2014
Many have predicted the shrinkage of time between a film's theatrical release and home-video-streaming release. In late April of 2014, DreamWorks Animation CEO Jeffrey Katzenberg prophesied that within 10 years, theatrical windows would diminish to approximately three weeks: "I think the model will change and you won't pay for the window of availability. A movie will come out and you will have 17 days, that's exactly three weekends, which is 95% of the revenue for 98% of movies. On the 18th day, these movies will be available everywhere ubiquitously and you will pay for the size. A movie screen will be $15. A 75" TV will be $4.00. A smartphone will be $1.99." Therefore, he concluded that movies would not be a solid growth business in the future.
2014
A multi-platform release strategy for films, meaning that new films were simultaneously available in theatres and also online, proved in some cases that there were no damaging effect on profits. Examples of films that did well in both venues were Margin Call (2011), Arbitrage (2012), and Bachelorette (2012). Many detractors felt that same-day release for on-demand and theatrical viewings would hurt the box-office results.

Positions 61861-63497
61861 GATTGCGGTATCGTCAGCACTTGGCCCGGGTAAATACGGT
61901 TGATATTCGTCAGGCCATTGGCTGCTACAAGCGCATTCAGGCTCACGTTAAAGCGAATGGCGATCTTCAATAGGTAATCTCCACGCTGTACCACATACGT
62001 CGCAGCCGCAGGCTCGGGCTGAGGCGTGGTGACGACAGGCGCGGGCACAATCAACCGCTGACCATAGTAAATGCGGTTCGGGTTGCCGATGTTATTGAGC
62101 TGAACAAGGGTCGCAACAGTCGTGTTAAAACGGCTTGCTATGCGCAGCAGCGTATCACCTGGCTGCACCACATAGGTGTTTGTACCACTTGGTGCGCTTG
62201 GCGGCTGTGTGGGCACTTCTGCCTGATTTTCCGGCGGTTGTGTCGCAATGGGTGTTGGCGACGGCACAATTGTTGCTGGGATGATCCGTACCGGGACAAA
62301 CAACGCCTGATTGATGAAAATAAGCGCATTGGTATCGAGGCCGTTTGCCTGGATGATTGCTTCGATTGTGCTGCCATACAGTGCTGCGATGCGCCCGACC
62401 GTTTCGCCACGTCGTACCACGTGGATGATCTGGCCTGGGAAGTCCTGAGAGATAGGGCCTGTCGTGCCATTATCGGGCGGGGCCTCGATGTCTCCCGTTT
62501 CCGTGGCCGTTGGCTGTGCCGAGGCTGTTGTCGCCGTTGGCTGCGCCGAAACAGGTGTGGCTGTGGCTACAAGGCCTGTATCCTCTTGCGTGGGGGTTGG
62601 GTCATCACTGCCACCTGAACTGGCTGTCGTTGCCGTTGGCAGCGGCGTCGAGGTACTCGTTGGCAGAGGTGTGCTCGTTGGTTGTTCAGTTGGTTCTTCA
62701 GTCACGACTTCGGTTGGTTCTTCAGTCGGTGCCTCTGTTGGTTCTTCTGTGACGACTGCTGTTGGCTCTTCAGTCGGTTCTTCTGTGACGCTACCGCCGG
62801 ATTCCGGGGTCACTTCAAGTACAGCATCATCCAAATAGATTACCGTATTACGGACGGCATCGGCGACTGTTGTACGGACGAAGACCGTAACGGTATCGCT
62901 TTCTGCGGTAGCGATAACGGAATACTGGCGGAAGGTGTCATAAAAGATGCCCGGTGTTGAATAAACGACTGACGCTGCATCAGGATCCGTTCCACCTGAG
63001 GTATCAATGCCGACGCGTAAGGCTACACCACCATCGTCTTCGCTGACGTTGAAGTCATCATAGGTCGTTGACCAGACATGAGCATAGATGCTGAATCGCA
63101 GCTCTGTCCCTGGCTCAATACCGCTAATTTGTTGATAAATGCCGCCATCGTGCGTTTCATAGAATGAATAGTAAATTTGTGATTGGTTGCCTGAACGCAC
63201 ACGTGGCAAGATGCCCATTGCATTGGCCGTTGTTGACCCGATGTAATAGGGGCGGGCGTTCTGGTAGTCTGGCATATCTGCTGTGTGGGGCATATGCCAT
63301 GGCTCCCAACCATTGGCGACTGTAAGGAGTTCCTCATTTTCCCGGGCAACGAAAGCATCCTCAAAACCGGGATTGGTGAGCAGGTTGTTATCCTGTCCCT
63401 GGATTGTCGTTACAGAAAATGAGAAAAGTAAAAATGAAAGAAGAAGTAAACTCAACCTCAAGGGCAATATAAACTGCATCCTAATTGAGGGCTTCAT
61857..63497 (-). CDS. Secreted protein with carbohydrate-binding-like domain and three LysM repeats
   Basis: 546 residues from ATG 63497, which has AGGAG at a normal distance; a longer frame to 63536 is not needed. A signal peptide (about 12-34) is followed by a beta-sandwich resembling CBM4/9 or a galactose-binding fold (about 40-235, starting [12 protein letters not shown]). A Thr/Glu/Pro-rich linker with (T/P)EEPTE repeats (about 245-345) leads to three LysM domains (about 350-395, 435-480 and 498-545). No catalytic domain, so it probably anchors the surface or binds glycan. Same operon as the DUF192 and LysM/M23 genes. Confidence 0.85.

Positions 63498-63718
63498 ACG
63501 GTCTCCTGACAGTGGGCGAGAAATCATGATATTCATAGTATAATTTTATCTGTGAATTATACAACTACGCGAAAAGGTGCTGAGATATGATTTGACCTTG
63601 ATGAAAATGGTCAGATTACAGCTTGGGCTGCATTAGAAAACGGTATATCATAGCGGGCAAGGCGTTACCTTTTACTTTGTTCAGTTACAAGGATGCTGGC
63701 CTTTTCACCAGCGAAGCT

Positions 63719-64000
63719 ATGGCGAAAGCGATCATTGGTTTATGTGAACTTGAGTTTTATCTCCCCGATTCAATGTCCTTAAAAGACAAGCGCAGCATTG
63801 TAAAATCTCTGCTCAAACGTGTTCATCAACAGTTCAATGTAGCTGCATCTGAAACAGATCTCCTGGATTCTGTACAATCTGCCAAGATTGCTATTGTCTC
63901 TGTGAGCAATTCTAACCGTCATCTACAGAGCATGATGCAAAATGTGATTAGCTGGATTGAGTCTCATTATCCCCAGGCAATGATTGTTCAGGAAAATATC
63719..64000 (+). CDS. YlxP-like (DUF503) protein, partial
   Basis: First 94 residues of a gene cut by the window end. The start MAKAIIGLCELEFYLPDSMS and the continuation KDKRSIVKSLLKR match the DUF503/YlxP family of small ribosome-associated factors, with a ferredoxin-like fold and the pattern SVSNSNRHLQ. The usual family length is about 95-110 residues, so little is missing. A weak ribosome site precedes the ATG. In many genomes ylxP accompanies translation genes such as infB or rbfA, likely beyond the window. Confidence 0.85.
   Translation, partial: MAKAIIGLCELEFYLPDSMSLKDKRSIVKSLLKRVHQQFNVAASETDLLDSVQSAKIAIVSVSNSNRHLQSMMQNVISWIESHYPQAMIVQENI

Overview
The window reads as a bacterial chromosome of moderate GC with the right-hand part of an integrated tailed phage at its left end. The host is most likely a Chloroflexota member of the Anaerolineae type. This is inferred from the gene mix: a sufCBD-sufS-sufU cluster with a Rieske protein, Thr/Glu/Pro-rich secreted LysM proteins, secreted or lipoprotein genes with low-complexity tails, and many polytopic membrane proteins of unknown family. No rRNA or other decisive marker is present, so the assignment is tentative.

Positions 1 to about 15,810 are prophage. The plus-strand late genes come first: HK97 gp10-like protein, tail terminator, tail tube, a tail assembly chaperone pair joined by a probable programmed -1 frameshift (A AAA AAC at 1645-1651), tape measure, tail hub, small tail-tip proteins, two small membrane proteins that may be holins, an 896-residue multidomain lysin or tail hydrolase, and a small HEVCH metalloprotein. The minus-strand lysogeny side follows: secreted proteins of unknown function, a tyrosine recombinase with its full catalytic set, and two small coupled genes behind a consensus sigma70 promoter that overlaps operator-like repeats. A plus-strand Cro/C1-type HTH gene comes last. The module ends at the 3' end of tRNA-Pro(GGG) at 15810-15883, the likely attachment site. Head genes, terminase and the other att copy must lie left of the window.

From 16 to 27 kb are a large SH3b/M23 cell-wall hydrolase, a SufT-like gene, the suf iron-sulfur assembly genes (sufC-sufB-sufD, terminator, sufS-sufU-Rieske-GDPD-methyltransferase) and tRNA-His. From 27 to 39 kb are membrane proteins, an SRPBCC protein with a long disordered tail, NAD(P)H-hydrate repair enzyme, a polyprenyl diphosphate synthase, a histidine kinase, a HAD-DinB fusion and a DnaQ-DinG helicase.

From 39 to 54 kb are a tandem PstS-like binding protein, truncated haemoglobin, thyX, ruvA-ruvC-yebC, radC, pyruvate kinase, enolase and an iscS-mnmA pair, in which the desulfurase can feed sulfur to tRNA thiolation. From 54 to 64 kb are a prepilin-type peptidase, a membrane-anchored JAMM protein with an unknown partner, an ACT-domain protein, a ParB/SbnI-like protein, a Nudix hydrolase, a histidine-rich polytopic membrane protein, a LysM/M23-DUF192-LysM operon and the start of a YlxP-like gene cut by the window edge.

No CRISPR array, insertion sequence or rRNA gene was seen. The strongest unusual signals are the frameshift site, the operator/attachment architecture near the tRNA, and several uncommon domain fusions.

2014
2014 has been dubbed by some as the year of the "Christian-centric film" - with the releases of Paramount's action epic Noah (2014), the independent Christian film God's Not Dead (2014), Mark Burnett and Roma Downey's flick Son of God (2014) with Portuguese actor Diogo Morgado reprising his role from the hit History Channel's mini-series The Bible, and Sony's Heaven Is For Real (2014). Others included: the faith and family-focused comedy Moms' Night Out (2014), the Christian political drama Persecuted (2014), Nicolas Cage's Left Behind (2014), and Fox's (and Ridley Scott's) extravagant biblical tale Exodus: Gods and Kings (2014) starring Christian Bale as Moses.

Hollywood had been impressed by the tremendous success of Mel Gibson's The Passion of the Christ (2004) a decade earlier, and set up numerous branch studios with faith-based divisions (20th Century Fox's FoxFaith and Sony's Cloud Ten Pictures were both short-lived, however). Currently, there is a newfound confidence in Christian-themed content, now that there is less fresh material in mainstream films (evidenced by numerous reboots, sequels, and remakes).